Having missed the Jerez test, the MV Agusta squad had plenty of work to do in Portimão. Their sole rider, Leon Camier, had a tremendous 2016 campaign, but in the face of regulation changes, he faces the daunting task of trying to make the F4 into competitive package once again.

The Englishman had seven Top 5 finishes last year, and 15 Top 10s, and helped to change the perception of the Italian squad. Previously, MV Agusta had been consistent under-performers and tail-enders in WorldSBK, but their form last year gave plenty of hope of revived fortunes.

The ban of split throttle bodies, which allowed the cylinders to be opened independently when accelerating, hit the team hard in their initial tests and it appears that over the last two months little progress has been made on the issue.

“We have to be realistic with our goals for this year because the change from split throttle bodies has caused us some problems,” admitted Camier. “I think that it will continue to cause us problems and even though we might be able to mask it with electronics it’s not right with this bike.

“The rules are pretty fixed, so there’s only a few things we can do, and we’ll probably have to just focus on electronics to help us. Electronics are the biggest thing that we’ll work on because we’re using the standard throttle bodies now and not the split. That’s better today but it’s still not great.”

“We need to improve not just power, but also power delivery. Last year despite the lack of power, we had something that I could still ride well because I felt good on the bike, but the change of the throttle bodies has meant that right now I can’t feel that. It’s definitely the area we need to work on most.”

Camier set the fifth fastest time by the end of the Portimão test, half a second back from the leading Ducati.

While Chaz Davies was comfortably the fastest runner, Camier took heart that he was within three-tenths of Eugene Laverty’s Aprilia. The 30-year-old also takes heart in the fact that the team has planned a raft of upgrades to the bike.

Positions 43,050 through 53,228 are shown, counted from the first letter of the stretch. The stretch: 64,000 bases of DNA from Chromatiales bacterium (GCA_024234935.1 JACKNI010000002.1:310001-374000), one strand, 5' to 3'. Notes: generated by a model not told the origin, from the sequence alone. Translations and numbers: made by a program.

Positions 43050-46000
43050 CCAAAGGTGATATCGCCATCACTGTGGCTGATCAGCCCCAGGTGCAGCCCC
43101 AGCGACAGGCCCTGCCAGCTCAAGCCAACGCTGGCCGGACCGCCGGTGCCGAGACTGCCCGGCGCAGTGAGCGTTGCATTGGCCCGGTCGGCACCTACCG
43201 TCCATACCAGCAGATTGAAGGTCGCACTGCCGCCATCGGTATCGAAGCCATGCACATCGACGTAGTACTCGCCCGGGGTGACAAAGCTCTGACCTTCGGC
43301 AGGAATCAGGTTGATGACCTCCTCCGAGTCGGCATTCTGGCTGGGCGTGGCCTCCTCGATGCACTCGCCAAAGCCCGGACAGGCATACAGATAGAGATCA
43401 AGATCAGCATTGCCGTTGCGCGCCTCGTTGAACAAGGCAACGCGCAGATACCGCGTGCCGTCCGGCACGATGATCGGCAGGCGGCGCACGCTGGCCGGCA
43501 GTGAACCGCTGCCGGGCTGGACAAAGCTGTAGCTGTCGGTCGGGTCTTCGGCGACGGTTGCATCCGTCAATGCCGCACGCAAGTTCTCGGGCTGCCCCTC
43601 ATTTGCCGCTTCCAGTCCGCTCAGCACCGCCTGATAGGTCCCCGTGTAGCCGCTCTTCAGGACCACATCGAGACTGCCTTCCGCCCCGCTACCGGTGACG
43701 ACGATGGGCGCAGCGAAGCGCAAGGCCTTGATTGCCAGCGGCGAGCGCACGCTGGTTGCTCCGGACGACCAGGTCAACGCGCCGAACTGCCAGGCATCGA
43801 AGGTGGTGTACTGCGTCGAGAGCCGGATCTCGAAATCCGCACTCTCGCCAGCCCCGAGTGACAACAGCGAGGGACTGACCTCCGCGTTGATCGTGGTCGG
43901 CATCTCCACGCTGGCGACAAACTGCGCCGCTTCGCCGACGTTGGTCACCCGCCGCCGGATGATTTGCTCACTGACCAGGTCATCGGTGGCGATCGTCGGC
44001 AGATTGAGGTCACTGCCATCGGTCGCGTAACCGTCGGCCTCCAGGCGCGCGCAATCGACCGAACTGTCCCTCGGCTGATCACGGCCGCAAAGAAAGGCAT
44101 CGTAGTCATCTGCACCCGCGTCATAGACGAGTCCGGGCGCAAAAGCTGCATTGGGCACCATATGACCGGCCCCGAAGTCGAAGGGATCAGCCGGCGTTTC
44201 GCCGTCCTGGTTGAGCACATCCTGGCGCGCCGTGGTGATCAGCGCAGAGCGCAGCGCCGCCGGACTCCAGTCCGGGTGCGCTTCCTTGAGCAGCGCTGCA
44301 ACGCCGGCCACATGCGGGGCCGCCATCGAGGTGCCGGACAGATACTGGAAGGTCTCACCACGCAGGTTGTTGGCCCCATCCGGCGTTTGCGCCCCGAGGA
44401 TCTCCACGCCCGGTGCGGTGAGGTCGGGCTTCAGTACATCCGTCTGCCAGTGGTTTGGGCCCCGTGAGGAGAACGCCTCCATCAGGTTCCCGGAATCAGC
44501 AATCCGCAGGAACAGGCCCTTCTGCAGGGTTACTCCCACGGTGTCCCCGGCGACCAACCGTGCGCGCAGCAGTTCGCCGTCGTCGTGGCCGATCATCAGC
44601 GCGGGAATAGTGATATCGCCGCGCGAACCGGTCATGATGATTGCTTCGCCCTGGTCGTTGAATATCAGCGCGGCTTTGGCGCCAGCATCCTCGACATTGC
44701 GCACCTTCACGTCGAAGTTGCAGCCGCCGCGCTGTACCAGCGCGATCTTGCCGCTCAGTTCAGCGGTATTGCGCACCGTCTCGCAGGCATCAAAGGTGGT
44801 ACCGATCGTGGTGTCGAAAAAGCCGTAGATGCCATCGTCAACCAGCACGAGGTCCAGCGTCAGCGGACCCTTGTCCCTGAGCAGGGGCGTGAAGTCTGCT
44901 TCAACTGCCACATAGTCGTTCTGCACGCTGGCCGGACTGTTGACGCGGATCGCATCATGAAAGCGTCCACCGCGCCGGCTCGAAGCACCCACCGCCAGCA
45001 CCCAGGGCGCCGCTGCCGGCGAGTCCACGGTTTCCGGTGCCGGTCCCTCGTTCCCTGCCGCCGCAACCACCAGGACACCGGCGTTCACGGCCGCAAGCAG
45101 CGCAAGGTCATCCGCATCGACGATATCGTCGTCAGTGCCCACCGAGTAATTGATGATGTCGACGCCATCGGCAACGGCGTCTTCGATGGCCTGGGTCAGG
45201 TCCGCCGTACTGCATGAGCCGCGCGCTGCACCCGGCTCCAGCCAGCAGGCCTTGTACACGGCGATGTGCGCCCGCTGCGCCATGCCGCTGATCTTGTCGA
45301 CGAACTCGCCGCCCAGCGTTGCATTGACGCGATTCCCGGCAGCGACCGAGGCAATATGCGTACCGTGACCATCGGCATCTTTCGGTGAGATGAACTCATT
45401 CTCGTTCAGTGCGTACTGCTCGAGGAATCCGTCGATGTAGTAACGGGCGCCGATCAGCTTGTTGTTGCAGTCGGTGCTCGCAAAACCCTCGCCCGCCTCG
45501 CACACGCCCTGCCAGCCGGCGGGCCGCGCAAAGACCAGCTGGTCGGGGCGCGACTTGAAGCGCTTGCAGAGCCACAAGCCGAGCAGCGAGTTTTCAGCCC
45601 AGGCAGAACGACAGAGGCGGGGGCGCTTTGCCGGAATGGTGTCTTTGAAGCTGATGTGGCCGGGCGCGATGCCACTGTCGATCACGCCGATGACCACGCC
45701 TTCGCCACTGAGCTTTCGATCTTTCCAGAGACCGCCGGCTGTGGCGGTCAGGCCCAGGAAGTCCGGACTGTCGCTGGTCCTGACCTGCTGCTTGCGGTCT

“We’re not far off the others which is pretty good considering it’s our first day back on the bike,” Camier said on the first day of testing. “It’s difficult to say if we’ve made much progress yet, but hopefully for Australia we’ll have a new engine.”

“At the minute, we’re still on last year’s spec of engine, but we’ve a different tank to try to make the weight lower while keeping the same balance. We’ll try a different riding position too.”

“There’s a lot of things to come because we need more engine braking, but that will be helped with the new exhaust that we’re waiting for.”

“I’m hoping that we’ll have everything for Australia because it’s something that I’ve been looking for, for a long time. We’ve a new swingarm coming, but I’m not sure how that will change things. The 2017 bike will be a little more refined all around.”

Photos: © 2016 Steve English – All Rights Reserved

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  • Surya De

    Ugh I hate these stupid rule changes that Dorna is intent on having WSBK follow just so they can get more time difference between the MotoGP class and WSBK.

  • n/a

    I suspect they were prompted by Ducati?

    Four cylinder, running on two exiting corners so they had best of both worlds. Ducati only have two so they couldnt cut any lol.

  • n/a

    Small team/brand with financial difficulties, this rule shouldn’t apply to them!

  • mcarroll38

    Couldn’t the OEM’s just put split throttles on the production bikes? Does this only effect inline fours since they have all four individual throttles moved at the same time by one throttle motor? Do the Ducati and Aprillia have to run mechanical linkage between cylinder banks to tie both throttle banks together (preventing split throttles between cylinders)?

  • MikeD

    Can someone on the know explain WTF are split TBs ? And why would you want that in your Inline 4 ? What’s the fancy deal i’m missing here ?
    AFAIK, all butterflies have ALWAYS opened at the same time to the same degree on I-4s.
    Why would i want uneven apertures ? Wouldn’t that make the engine run “funny” ?

  • Nicko55

    Camier’s riding has been astounding on the MV, really hope they can adapt and keep moving forward with the program.

  • n/a
  • TonyG

    Nice contribution to the discussion MikeD….Thanks.

  • MM

    No, it was prompted by the fact that manufacturers/teams were running fly-by-wire throttle bodies on bikes that were not leaving the factory with them. This change was mentioned around 2014 or 15.

  • paulus

    Exactly. What is the point of a production based series if they are running excessive exotica and non-factory major parts.

  • paulus

    What would you rather have, the tech available on the bike you can buy in showrooms (even in limited numbers), or exotic super-secret set ups only on that team’s bike? The brand needs to up its game and offer production (ahem) available solutions to be competitive and reap those mythical Monday morning sales that they still rave about.

  • Barry Rothwell Taylor

    Remember the electronics on the road bikes are way more sophisticated than MotoGP are allowed to run , if anything the race bikes are being ” dumbed down ” .